By utilizing your heat zones right, you will be able to achieve the natural browning effect that occurs during searing over charcoal. This non-enzymatic browning is a distinct reaction similar to caramelization and happens between amino acids and reducing sugars at high temperatures.

To further increase your chances of imbuing the food with classic cherry searing and smokey flavor, you can try out the easy tinfoil method.

For this, you will need only culinary tinfoil or even an old baking sheet pan that is no longer being used in the oven. This requires paying very close attention to every step of the process, so try not to get distracted.

  • Place a sheet of heavy-duty tinfoil on the top grate.
  • When the heat builds up, remove the foil with tongs.
  • Put the food on the grate which is now extra hot. Be quick about it—the heat created by tinfoil will be contained by the grate for about half a minute.
  • Watch the food and flip it for a good, even charring.

Is it healthier to cook with charcoal or propane?


The health benefits of one fuel or another largely depend on its source as well as the manner in which it is utilized.

If you are using cheap briquette coals of questionable contents, burning them may result in more unpleasant emissions than burning propane gas of mixed contents. Alternatively, pure lump coal or natural hardwood won’t give off any nasty emissions at all.

Most of the common concerns don’t exactly have a negative impact on your health as the majority of such drawbacks deal with the effects on the food’s taste and smell.

Propane is completely safe to use outdoors and it doesn’t make your food less healthy. High-quality charcoal fuel may be a preference of many flavour purists but it doesn’t make the food any healthier than the food cooked on gas stoves or grills.


Can you put wood chips in a gas grill?


There are safe methods of using wood chips with your gas grill. Since you can’t put them inside the grill itself, you can instead make disposable smoker boxes or pouches. If your grill has a built-in smoker box, you can use wood chips to power it. If not, there is plenty of easy ways to create your own smoke pouches out of aluminium foil.

  • Measure out the wood chips you need for the recipe and divide it equally for wrapping.
  • Take a sheet (or several, depending on the recipe) of heavy-duty foil.
  • Wrap the wood chips inside individual aluminium sheets, shaping each like a burrito with folded sides.
  • Puncture the bottom of each pouch. It will allow the smoke to escape once the wood chips start burning.
  • Place the pouch underneath the grate. Fit it over the fire shield (either between the bars or over them).
  • Let the wood chips heat up and begin to smoke. Then you can start smoking your food on the grate right over the pouch.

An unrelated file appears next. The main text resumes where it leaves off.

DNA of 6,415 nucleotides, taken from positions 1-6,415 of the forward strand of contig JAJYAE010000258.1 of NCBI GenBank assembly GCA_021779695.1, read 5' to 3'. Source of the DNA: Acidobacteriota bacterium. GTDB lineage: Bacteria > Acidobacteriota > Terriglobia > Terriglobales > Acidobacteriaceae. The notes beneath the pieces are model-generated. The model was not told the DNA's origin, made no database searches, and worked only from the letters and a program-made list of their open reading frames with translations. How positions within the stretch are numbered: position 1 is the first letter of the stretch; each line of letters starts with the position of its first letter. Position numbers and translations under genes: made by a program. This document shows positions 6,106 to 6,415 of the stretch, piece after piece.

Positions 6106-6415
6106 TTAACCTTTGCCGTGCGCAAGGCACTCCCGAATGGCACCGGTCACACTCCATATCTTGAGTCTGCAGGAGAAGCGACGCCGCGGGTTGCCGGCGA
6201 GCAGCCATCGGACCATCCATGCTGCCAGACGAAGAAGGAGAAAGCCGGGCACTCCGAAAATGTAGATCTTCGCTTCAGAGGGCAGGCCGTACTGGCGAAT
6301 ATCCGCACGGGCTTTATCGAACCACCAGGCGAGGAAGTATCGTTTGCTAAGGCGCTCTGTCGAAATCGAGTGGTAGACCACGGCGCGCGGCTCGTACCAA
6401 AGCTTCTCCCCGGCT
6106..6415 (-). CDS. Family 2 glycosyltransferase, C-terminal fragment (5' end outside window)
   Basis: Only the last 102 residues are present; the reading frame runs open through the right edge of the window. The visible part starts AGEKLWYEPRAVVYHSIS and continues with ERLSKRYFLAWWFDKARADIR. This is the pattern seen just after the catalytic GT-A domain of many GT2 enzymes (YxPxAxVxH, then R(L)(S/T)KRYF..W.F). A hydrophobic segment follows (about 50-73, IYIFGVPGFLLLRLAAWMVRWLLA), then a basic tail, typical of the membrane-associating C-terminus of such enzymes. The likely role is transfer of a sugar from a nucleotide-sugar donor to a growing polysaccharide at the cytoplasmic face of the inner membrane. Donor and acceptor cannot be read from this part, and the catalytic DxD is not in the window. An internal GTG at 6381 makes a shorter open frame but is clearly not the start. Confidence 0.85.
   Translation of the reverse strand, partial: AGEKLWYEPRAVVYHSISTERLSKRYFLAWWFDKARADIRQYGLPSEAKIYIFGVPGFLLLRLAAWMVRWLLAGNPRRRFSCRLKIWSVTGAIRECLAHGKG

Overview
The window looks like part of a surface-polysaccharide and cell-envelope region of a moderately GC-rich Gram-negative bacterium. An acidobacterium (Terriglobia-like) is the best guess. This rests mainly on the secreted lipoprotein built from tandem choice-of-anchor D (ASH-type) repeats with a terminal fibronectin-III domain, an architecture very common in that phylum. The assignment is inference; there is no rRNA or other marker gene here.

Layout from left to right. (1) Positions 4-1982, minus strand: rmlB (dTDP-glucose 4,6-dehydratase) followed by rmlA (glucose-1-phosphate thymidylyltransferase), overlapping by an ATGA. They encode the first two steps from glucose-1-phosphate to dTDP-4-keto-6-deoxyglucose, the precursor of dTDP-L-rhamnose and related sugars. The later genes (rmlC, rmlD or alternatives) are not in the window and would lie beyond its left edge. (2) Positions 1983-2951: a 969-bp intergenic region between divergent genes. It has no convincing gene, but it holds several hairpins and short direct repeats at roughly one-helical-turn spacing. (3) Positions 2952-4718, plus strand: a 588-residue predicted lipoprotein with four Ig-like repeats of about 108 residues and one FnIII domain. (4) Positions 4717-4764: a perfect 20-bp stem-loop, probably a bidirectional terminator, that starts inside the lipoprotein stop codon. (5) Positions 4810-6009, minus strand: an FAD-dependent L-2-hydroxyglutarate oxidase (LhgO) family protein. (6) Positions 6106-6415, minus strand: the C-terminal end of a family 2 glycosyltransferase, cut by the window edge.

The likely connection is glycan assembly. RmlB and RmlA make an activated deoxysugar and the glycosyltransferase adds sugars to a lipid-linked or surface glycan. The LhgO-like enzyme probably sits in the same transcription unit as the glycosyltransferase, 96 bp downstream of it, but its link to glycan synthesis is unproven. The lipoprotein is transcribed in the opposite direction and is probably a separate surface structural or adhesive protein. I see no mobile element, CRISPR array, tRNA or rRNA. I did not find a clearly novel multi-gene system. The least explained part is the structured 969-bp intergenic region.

Is a gas grill better than charcoal?


Whether you choose charcoal or gas, you should be ready to take the downsides with the upsides since both of these types of fuel come with a set of pros and cons. Below is a short overview of the benefits found in gas and charcoal grills:

Gas grillsCharcoal grills
Fast cleaning and maintenancePortable and easy to transport
Affordable fuelProvide even heat distribution
Adaptable connectionGenerate higher temperatures for searing
Uphold steady flamesOffer a variety of options for fuel arrangement
Quick ignition and coolingReduce flare-ups
Deliver juicier foodEnhances the flavours
Support a wide range of griddle pans, smoker boxes, and other accessories 

Though gas grill may be expensive on the initial buy, re-fuelling them turns out to be considerably cheaper than supplying your charcoal grill with steady amounts of coals.

Gas grills are also easier to maintain since they don’t accumulate ash, but you will still need to dedicate yourself to regular cleanings and take care of the grease and food debris.

Although you probably won’t be able to recreate the charcoal grill flavour pattern to the exact likeness, you can still add a hint of delicious smokiness to the gas-grilled food with the help of a few simple upgrades. And finally, according to chefs, the food cooked on gas grills have higher moisture content due to the release of steam during the burning process, so the meat comes out juicy and delicious.

About the author

Chris Cosentino

Chris Cosentino

My name is Chris, I am the American chef noted for offal dishes, focuses on Italian-inspired, vegetable-focused dishes rather than the innard-centric food. You can follow me on Twitter